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The Drums

The Drums: The Drums

  • The Drums
  • Alternative & Indie
  • Out now
  • Island
  • Everywhere
reviewed by
Haisam Awad
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The Drums: The Drums

‘We only write about two feelings,’ reads
the band’s online biography, ‘One is the first day of summer when you and all
of your friends are standing on the edge of a cliff watching the sun set and
being overcome with all of your hopes and dreams at once. The other is when
you’re walking alone in the rain and realise you will be alone forever.’

Brooklyn-based indie band The Drums have not
been members of the music world for long. Their eponymous debut album has been
highly anticipated since they formed in the fall of 2008, after which they went
on to become the hottest act in New
York with their own brand of cool indie-surfer

Vocalist Jonathan Pierce, guitarist Jacob
Graham, second guitarist Adam Kessler and drummer Connor Hanwick look like a
cross between androgynous male models and garage band wannabe-rocker kids. Yet,
underneath the skinny jeans and indie haircuts are four well-expressed
musicians, two of whom had never played guitar before forming the band.

The Drums’ sound is redolent of carefree 70s
and 80s rock, but fresh enough to inspire even the most seasoned indie ears. Every song on the twelve-track album is catchy,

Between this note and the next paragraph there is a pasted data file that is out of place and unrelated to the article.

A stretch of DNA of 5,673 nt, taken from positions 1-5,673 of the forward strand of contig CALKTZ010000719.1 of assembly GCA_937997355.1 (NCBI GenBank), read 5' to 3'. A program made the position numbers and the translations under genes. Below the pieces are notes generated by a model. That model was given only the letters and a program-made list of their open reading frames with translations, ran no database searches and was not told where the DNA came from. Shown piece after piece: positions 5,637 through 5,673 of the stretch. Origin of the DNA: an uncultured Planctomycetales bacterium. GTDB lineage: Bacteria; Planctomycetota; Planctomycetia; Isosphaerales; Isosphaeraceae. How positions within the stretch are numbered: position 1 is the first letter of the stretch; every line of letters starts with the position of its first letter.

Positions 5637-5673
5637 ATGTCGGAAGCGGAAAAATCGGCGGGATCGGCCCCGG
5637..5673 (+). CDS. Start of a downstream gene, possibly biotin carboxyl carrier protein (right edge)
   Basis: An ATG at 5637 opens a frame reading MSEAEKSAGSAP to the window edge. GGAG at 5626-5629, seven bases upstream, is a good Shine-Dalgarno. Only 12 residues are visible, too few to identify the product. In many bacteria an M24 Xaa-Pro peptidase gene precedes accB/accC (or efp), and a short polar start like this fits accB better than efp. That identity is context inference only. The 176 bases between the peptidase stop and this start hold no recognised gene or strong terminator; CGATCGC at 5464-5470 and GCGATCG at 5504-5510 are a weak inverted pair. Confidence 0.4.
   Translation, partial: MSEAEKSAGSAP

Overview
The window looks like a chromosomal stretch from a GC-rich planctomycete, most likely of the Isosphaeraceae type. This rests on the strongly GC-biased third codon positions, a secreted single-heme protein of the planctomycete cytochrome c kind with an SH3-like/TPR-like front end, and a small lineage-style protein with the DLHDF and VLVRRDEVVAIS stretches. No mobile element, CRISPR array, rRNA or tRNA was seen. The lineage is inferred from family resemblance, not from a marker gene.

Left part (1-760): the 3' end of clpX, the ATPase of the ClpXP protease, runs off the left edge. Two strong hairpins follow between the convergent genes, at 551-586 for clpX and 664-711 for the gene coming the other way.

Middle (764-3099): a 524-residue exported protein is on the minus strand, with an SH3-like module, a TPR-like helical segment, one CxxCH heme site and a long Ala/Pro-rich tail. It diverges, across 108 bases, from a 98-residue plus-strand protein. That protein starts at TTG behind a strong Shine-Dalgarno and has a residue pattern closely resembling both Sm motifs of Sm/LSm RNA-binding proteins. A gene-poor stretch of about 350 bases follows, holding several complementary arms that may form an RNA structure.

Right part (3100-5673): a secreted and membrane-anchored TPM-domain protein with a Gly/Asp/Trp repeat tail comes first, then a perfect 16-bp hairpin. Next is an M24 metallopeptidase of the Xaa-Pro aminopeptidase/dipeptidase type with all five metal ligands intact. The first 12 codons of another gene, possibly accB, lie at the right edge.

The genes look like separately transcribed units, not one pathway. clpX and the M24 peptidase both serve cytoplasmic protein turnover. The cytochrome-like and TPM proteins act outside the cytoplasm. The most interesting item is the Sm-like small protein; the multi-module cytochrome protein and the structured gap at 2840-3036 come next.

radio- friendly, and could comfortably be a single. Once you’ve instinctively
sung along to the opener ‘Best Friend’, you’ll immediately realise that
there’s a lot more to them than the post-punk cliché that is so in vogue right

On your second listen, you’ll notice the
qualities of a sweet and tragic song; one that encapsulates exactly the two
feelings that the band claims to specialise in, without ever coming across as pretentious.

Other seemingly happy-go-lucky songs such
as ‘Let’s Go Surfing’ and ‘Forever and Ever Amen‘ build on the idea that if
bands such as The Smiths and New Order had moved to a Californian beach and
taken up surfing, they’d sound like this.

The only problem with a record like this is
that it’s almost too cool. At stages, you realise that the album as a whole has
no soul, with its style-over-substance quality that translates into an ever-so-slight
feeling of repetitiveness.

Despite this, The Drums have presented the
first genuine holy union between pop and rock since The Beach Boys.

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